Steve Berman sold his first short story at age seventeen. Since then he has released nearly 100 articles, essays, and works of fiction. His gay novel, Vintage, was a finalist for the Andre Norton Award for Young Adult Science Fiction and Fantasy. He edited the anthology, Magic in the Mirrorstone, which featured work by several acclaimed YA authors (Holly Black, Cecil Castellucci, Cassandra Clare, among others). Recent short story sales include a lesbian retelling of the Swan Lake story for The Beastly Bride and a gay vampire story for the forthcoming Teeth. He is a past judge of the Cybil Awards and reviews book for GuysLitWire. He resides in New Jersey.

Lisa Jahn-Clough is the author of the YA novels, Country Girl,City Girl and Me, Penelope, and the author/illustrator of a dozen picture books including Alicia Has a Bad Day, My Friend and I, and Little Dog.  Lisa has taught writing for children at Emerson College, Vermont College, and the Maine College of Art. She is currently on the faculty at Hamline University's Low-Residency MFA in Writing For Children and Young Adults program. Her next book, A Tale Of Two Bunnies, comes out in 2011. Lisa lives in Savannah, GA and Portland, ME.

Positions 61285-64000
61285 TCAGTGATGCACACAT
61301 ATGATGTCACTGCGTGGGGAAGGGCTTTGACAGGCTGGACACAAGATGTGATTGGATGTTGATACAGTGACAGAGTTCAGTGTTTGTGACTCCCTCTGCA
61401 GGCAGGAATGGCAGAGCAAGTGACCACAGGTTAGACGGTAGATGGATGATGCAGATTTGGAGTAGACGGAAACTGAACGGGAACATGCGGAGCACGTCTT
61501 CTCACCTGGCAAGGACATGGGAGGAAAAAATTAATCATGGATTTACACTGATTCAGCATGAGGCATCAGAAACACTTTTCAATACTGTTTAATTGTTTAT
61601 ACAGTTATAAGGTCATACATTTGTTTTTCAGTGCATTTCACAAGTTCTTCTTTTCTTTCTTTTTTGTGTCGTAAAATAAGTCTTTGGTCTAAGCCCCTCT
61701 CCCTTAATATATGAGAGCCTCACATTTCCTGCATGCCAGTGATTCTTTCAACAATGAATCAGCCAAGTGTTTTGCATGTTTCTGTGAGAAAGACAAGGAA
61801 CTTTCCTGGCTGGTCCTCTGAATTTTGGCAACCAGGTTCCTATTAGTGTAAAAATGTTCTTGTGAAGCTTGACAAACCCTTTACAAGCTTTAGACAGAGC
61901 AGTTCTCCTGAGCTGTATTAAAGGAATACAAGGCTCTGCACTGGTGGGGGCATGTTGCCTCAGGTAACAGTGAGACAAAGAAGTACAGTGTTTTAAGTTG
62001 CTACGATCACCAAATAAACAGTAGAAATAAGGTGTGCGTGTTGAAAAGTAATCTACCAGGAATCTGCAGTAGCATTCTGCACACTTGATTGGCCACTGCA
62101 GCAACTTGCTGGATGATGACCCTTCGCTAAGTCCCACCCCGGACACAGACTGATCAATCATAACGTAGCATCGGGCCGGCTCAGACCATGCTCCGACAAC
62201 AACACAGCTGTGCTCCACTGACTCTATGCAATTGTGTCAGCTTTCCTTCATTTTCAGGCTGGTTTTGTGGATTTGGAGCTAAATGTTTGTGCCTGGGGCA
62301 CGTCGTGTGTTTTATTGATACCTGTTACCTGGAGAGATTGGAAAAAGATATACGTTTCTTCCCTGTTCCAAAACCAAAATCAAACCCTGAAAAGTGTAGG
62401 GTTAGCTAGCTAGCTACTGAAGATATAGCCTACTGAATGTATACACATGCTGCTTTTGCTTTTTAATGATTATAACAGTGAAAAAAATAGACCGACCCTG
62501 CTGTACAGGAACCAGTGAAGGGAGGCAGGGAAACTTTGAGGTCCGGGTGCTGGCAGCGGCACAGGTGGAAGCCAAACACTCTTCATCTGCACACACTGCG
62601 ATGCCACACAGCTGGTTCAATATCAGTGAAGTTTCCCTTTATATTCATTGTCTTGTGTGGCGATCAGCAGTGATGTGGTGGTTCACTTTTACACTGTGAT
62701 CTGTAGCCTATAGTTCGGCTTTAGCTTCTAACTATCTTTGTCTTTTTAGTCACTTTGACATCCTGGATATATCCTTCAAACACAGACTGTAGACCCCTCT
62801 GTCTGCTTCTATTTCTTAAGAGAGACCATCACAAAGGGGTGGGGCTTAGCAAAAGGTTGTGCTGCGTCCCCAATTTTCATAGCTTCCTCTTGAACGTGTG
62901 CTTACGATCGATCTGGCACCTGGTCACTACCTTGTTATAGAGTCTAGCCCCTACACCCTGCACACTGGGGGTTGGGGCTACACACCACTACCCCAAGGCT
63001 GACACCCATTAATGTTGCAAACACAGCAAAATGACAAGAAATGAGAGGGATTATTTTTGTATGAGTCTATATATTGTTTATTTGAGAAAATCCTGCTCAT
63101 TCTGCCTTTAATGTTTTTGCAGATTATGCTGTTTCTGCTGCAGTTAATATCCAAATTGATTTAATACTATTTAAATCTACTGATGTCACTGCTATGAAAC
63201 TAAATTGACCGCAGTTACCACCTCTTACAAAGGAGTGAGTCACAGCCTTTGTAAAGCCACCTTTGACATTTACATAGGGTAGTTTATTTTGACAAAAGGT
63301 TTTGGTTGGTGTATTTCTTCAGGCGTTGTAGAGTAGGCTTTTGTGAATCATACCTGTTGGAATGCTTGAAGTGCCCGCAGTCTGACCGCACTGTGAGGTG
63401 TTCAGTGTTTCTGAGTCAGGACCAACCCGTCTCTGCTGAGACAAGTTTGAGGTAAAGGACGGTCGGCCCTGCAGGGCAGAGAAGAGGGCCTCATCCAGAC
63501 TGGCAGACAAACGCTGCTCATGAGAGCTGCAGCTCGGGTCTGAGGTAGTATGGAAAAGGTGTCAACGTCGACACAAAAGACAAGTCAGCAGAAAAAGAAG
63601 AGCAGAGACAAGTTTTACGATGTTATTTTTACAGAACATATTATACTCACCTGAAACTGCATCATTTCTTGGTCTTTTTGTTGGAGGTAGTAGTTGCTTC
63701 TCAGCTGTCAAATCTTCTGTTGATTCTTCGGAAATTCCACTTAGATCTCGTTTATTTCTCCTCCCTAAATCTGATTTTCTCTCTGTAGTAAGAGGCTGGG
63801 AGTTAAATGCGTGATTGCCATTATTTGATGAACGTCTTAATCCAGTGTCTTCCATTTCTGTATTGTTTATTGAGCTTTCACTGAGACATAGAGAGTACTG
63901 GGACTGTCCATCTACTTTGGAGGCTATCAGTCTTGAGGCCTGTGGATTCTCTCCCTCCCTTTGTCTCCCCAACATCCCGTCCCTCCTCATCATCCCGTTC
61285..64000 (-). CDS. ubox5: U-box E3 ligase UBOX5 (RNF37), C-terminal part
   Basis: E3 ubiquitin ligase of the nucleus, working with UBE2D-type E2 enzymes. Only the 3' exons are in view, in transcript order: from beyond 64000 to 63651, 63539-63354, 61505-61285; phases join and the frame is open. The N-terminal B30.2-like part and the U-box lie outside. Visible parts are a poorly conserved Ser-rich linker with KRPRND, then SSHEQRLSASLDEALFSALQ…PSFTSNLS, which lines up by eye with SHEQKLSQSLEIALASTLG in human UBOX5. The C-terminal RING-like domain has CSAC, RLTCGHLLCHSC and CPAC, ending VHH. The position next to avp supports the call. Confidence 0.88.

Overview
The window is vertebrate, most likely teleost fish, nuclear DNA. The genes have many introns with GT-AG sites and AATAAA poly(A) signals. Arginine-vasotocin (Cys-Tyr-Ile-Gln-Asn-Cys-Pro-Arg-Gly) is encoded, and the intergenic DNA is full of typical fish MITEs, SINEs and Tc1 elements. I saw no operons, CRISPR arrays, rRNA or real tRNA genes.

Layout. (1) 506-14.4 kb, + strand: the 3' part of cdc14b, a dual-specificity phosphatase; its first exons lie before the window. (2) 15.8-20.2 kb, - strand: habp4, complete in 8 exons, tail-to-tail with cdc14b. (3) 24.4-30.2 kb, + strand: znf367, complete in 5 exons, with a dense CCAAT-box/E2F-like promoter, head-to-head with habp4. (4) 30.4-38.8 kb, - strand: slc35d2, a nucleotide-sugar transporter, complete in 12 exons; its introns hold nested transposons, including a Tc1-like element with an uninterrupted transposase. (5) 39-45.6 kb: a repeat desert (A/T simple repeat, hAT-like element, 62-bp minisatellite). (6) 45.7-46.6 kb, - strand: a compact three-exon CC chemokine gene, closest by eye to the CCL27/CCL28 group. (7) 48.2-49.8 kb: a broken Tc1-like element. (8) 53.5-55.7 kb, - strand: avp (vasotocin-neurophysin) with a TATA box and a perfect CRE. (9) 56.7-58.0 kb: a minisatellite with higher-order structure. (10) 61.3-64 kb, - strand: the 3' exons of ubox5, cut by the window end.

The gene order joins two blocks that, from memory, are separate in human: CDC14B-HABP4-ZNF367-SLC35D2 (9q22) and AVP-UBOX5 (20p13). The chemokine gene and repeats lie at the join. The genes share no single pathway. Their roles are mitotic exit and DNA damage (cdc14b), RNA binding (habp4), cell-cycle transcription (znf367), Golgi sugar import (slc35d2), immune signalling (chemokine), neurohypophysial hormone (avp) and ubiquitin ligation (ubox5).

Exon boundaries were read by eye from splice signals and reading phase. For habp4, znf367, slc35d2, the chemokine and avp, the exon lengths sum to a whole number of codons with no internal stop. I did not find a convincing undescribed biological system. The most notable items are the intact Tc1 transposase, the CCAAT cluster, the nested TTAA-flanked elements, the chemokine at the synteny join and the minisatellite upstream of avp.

Julie Anne Peters is the author of 17 books for young adults and children. Her YA novel, Luna, the story of a transgender teen beginning her transition from male to female, was a National Book Award Finalist and an American Library Association Best Books for Young Adults. Her other books about gender queer youth include Rage: A Love Story, grl2grl: short fictions, Between Mom and Jo, Far from Xanadu, and Keeping You a Secret. By the Time You Read This, I’ll Be Dead is her newest YA title. She Loves You, She Loves You Not will be published in the spring of 2011. Ms. Peters is a member of the Society of Children’s Book Writers and Illustrators, Pen America, the Authors Guild, and the Colorado Authors’ League. She lives in Lakewood, Colorado with her partner, Sherri Leggett.  More information about Peters and her books can be found on the Web at:  www.JulieAnnePeters.com